Have you ever wondered about saltwater pools? You’ve probably heard about them, but do you know the differences between a saltwater pool and an ordinary one? In this article, we’ll discuss the in and outs of saltwater pools and whether or not it’s right for you.
In some ways, saltwater pools aren’t that different from a regular chlorine pool. A saltwater pool doesn’t mean your pool won’t have chlorine. What it really means is that the salt water generates chlorine through a chemical reaction that occurs in your plumbing system instead of being added from the outside. This, in fact, is one of the major benefits of a saltwater system—it eliminates your need to buy chlorine. You will need to purchase salt instead, but you should see a significant saving from what you’re used to spending.
A major misconception about saltwater pools is that they as salty as the ocean. But this isn’t exactly right. In reality, the amount of salt in a pool is notably smaller than the concentration of salt found in the ocean. The salt content is less than 1/10 of what you find in the same amount of ocean water, and it is simply there for sanitation purposes. Some people actually prefer the feel of a saltwater pool, describing as being less irritable to the skin and eyes.
Of course, installing a salt water generator comes at a price. A professional installation will likely cost between $1,000 and $2,500 depending on your needs. There will also be some maintenance costs. The electrode in a saltwater system will generally last for three to five years before you need to replace it. Purchasing a new one should cost around $400-$600 based on the system you have.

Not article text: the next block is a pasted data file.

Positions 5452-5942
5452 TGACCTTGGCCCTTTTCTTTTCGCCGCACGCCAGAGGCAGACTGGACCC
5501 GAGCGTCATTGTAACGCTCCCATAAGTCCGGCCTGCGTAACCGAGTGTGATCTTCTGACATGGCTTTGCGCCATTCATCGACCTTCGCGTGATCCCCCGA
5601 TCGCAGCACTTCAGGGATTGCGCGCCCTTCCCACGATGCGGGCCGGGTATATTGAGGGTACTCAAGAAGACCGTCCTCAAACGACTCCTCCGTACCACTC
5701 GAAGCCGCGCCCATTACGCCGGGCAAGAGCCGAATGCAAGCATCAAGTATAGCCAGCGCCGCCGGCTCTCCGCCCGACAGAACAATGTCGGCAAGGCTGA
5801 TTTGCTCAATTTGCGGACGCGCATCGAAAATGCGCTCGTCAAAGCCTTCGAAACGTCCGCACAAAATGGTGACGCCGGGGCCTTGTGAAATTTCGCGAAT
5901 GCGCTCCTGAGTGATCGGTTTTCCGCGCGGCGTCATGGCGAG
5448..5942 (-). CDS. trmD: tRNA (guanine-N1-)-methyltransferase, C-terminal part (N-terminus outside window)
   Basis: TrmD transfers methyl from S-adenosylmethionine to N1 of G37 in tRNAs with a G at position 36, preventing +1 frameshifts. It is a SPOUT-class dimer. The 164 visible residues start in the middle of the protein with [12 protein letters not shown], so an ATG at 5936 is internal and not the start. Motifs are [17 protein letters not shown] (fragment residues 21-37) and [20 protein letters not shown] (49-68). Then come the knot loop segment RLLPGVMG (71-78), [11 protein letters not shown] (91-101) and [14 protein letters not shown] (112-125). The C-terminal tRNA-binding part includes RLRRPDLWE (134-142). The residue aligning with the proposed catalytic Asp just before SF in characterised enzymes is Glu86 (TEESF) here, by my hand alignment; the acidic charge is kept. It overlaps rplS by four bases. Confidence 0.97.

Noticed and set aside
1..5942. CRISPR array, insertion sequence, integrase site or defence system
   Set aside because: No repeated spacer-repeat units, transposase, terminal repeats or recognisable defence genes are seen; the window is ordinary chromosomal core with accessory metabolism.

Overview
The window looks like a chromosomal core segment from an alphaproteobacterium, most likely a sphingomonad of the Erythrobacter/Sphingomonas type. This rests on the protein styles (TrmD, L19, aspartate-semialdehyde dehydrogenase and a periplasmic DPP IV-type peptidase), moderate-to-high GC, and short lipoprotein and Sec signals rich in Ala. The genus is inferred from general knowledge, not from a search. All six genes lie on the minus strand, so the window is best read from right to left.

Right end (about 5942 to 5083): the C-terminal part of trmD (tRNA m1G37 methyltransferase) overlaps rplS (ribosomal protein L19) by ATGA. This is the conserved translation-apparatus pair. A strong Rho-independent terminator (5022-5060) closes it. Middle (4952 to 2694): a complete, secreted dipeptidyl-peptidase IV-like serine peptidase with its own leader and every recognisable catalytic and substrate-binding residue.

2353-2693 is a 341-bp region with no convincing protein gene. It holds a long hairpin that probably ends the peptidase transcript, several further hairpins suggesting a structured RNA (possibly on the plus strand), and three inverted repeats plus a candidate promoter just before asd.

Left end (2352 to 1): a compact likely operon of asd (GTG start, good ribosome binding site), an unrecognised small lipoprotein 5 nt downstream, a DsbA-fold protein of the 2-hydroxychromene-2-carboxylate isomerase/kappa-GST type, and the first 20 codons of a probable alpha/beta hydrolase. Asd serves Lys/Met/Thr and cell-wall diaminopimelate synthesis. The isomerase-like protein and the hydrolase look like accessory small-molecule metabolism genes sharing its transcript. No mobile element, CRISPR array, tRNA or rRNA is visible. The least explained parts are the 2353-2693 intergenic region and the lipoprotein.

Other factors that come into play with saltwater pools are pH swings and the cost of running the system. It is important to stay on top of the PH Levels, and in some rare cases, you may need to add chlorine to maintain control. The energy consumption of a typical saltwater system is around 200 watts of power an hour, so that means you’ll be adding about 1.2 kWh to your daily energy usage. Finally, if you have a pool liner, salt can sometimes build up and require extra cleaning and maintenance.
Now that you know the pros and the cons, you are one step closer to deciding if a saltwater system is right for you. If you enjoy the feel of saltwater pools or hate dealing with chlorine, it might be a good option. On the other hand, if you don’t want to spend the money on installation or new maintenance concerns, maybe it’s not for you. If you’re still not sure, contact us today to discuss what options are best for you.